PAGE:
On April 10, Iranian authorities announced a policy of unification of exchange rates — a move that has generated confusion, especially among those economic players who relied on the country’s free currency market. The fact is that the newly unified rate of 42,000 rials to the US dollar is not yet widely available. At best, it is only available to those importers who had access to the so-called forex chamber rate, which was previously at about 37,000 rials to the greenback. As such, this equates to an actual devaluation of the national currency. In line with returning calm to the market, one of the most recent steps by the Central Bank of Iran (CBI) has been to expand an already existing online system referred to by its Persian acronym NIMA (Integrated System for Hard Currency Transactions). The question is whether NIMA will succeed in addressing the needs of the Iranian economy.
NIMA was originally put in place in February as a pilot project and gradually took shape during the month of March. In its initial format, NIMA was designed as a central platform to register hard currency needs of importers and other groups “outside the banking sector.” That system was meant to induce transparency into the dealings of foreign exchange bureaus, which have been an integral part of the country’s hard currency management system alongside other financial institutions. As a first step, on March 2, the CBI held a workshop for representatives of foreign exchange bureaus that are affiliated with mainstream banks to introduce NIMA and also prepare the grounds for their connectivity with the integrated system — a system in which merchants were supposed to register their needs for imports that were not allocated currency at the lower forex chamber rate, and currency bureaus meet those needs through transparent and online transactions.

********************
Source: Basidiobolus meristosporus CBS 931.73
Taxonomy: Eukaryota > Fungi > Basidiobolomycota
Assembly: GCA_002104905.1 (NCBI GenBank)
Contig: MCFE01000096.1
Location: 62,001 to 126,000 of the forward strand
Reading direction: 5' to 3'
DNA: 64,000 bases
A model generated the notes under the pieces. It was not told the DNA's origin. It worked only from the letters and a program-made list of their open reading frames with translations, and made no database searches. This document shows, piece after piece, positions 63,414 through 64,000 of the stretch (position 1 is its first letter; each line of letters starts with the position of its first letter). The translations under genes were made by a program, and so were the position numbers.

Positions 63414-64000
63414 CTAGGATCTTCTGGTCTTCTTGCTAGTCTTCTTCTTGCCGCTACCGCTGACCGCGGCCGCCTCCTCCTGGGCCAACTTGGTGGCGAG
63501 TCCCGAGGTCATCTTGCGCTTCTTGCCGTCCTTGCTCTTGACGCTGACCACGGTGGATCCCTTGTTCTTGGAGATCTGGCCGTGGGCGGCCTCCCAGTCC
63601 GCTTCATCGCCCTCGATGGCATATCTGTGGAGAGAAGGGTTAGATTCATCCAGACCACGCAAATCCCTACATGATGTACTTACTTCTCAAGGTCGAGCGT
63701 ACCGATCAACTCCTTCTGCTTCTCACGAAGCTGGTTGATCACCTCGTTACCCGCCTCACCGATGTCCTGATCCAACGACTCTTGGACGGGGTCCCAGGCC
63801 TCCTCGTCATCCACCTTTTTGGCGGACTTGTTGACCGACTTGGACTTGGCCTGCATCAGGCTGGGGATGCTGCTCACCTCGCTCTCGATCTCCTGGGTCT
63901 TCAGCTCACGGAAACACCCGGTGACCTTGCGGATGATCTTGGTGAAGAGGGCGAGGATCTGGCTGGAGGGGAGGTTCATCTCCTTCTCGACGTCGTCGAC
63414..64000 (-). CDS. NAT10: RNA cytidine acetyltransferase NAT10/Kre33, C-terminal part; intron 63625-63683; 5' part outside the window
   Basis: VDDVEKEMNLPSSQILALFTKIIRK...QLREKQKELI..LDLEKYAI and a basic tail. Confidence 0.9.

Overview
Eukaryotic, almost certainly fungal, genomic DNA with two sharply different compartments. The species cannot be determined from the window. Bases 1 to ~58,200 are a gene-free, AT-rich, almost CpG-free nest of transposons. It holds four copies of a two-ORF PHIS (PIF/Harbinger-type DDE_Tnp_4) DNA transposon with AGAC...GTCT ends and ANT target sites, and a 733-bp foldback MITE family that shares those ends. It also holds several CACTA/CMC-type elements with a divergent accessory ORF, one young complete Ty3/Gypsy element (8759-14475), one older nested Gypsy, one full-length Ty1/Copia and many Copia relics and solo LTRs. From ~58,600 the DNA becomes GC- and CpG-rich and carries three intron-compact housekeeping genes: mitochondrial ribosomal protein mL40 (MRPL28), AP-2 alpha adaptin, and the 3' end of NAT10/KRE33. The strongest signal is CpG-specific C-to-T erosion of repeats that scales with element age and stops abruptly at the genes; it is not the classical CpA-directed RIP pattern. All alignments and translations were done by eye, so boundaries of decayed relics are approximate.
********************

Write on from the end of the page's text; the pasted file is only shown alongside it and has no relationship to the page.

However, this news was buried in the turmoil that the currency market experienced in March. In fact, rumors that the implementation of NIMA would make any unconventional currency transactions impossible may have partly contributed to the rush of many groups to secure hard currency holdings for their future needs.
In the aftermath of the recent currency crisis and the introduction of a unified exchange rate, the government suddenly announced the introduction of NIMA as the single platform to streamline “all hard currency transactions” by establishing the exact volumes of supply and demand for merchants (importers and exporters), corporations and even individuals who may need hard currency for travel and studies, and so forth. In other words, an online system that initially had been designed to provide a platform for marginal hard currency transactions has been elevated to be the main portal for all such transactions.
In brief, NIMA is in place to streamline supply and demand, which should in theory help establish a realistic price for the national currency. However, the past performance of the Iranian authorities suggests that supply will be managed and demand will be filtered, and especially by the CBI. Still missing are all the needed laws and regulations to determine which demands for hard currency have the right to register with the system — and receive their hard currency. The incomplete system is proof that the CBI was forced to accelerate its original process in order to calm the market and push back against those who saw the CBI’s incompetence as a cause of the recent upheavals in the currency market.
Incidentally, CBI Gov. Valiollah Seif has admitted the shortcomings of the new system and has asked all those economic players whose needs have not been integrated into NIMA to be patient. In official communications, Seif presents NIMA as a safe platform for currency transactions and underlines that allocations would be made for exporters and importers in a timely manner.